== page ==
Squeaks, there are a lot of people doing just that. The majority of cruisers I met on this last cruise
are all Mexico based. In other words very few of them ever leave. Many go to the mainland for the winter and hit the Sea of Cortez for the late spring, then haul out
or find a hurricane
hole to hide in for the summer. The cruise the fall around here and back down to the mainland for winter.
The mainland side (San Carlos) is a 5 hour drive or bus ride to the US. On the Baja
side it is much more remote
. 1,000 miles of two lane road. The Baja side has many more good anchorages
and interesting places. Below (south) Guaymas, it becomes very flat and shallow and not suited to cruising. That is why everyone jumps over to the Baja side if they are going south.
La Paz is also a very nice place to re-fit and prepare for another season. Many cruisers there. And it looked like a good amount of industry to get what you need. Cool town, located on the water
, big long water
front walkway. You can check out the club site.
Club Cruceros de La Paz Home Page
Just some stuff off the top of my head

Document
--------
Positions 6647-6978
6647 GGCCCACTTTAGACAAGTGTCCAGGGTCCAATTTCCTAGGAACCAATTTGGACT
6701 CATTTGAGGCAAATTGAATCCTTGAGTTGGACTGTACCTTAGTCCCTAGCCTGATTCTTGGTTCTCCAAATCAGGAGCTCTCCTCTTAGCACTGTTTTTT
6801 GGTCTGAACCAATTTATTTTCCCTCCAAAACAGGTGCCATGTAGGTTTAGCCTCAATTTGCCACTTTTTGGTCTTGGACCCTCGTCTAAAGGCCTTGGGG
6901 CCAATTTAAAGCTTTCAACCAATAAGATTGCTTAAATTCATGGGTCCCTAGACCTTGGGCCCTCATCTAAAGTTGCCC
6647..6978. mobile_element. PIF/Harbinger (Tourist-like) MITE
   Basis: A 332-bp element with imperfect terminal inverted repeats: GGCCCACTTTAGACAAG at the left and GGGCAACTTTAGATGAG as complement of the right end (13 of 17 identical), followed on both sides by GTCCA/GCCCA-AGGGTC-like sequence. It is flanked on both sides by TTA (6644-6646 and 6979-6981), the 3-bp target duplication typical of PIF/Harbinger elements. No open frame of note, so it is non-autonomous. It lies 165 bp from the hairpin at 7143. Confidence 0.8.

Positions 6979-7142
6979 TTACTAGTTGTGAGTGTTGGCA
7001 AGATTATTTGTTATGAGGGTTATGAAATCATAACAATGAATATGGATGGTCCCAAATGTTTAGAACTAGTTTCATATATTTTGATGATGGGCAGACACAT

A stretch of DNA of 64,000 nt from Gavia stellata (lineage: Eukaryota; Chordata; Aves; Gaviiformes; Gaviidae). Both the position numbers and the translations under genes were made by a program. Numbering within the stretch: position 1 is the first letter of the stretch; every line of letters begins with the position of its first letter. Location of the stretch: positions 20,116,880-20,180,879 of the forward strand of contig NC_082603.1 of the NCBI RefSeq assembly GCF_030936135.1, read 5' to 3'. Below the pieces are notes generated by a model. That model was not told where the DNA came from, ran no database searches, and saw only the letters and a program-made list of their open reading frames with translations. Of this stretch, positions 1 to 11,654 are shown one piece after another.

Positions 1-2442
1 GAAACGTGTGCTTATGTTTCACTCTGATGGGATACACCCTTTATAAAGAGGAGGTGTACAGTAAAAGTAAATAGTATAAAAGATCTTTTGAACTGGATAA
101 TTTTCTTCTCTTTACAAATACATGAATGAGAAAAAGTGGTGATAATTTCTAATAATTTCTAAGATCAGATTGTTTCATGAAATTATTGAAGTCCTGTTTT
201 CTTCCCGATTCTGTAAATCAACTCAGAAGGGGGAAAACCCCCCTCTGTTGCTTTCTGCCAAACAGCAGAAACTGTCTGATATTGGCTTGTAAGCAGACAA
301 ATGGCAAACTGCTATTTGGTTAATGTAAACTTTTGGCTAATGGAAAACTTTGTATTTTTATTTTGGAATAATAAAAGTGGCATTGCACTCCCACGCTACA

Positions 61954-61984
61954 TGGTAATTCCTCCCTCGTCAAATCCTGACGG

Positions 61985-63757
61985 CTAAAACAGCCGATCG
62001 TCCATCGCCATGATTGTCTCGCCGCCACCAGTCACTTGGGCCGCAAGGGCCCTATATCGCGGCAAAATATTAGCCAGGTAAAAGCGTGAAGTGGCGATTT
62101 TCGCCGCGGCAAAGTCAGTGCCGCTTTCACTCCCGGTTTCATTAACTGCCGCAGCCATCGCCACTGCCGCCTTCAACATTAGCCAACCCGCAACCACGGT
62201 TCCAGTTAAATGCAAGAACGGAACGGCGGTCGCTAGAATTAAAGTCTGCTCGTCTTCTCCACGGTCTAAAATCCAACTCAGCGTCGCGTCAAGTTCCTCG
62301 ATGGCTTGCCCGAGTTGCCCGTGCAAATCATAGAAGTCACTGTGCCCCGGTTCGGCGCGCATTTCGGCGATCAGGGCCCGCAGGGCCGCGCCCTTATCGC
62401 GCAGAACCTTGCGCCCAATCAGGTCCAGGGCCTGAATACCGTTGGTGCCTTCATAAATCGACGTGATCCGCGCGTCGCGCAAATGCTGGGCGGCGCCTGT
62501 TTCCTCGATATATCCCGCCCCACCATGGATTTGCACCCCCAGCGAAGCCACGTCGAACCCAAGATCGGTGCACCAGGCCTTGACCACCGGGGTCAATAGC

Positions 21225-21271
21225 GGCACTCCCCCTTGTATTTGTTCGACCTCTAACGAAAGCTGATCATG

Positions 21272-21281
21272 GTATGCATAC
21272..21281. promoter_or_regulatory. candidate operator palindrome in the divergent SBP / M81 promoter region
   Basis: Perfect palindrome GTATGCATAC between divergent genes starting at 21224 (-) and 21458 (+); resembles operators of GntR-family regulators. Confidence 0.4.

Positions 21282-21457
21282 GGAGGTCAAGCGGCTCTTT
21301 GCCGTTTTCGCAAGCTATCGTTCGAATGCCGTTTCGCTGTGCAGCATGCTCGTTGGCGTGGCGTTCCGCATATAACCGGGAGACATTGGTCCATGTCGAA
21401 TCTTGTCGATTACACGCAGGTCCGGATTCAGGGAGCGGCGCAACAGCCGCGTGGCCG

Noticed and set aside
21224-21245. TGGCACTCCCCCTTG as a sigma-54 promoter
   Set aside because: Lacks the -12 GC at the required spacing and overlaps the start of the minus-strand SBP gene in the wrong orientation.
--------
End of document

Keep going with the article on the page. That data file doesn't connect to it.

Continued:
Oh this guy is tops for weather
is a joke here though really. It will finally boil down to, listen for any warnings, and deal with what you have in front of you. There are so many variables with the mountains and the desert and all the valleys etc. I talked to a guy the other day who has sailed (really sails
, 44' cat and a 9.9 hp outboard) the Sea of Cortez for 8 years now. He has never seen over 30 kts short of hurricane
conditions. I would concur with that. I have been out in 30 kts. northerly and it sucked. But it was not a storm by any means. and it was forcast. But as far as getting the wind
directions and speed right for you local? Don't count on it. Just listen for the warnings and go deal with it. Often it is 8 to 12 kts. and flat anyhow...only thing slowing me down is the Dorado that becomes a drogue
while I wait for it to play out......:-)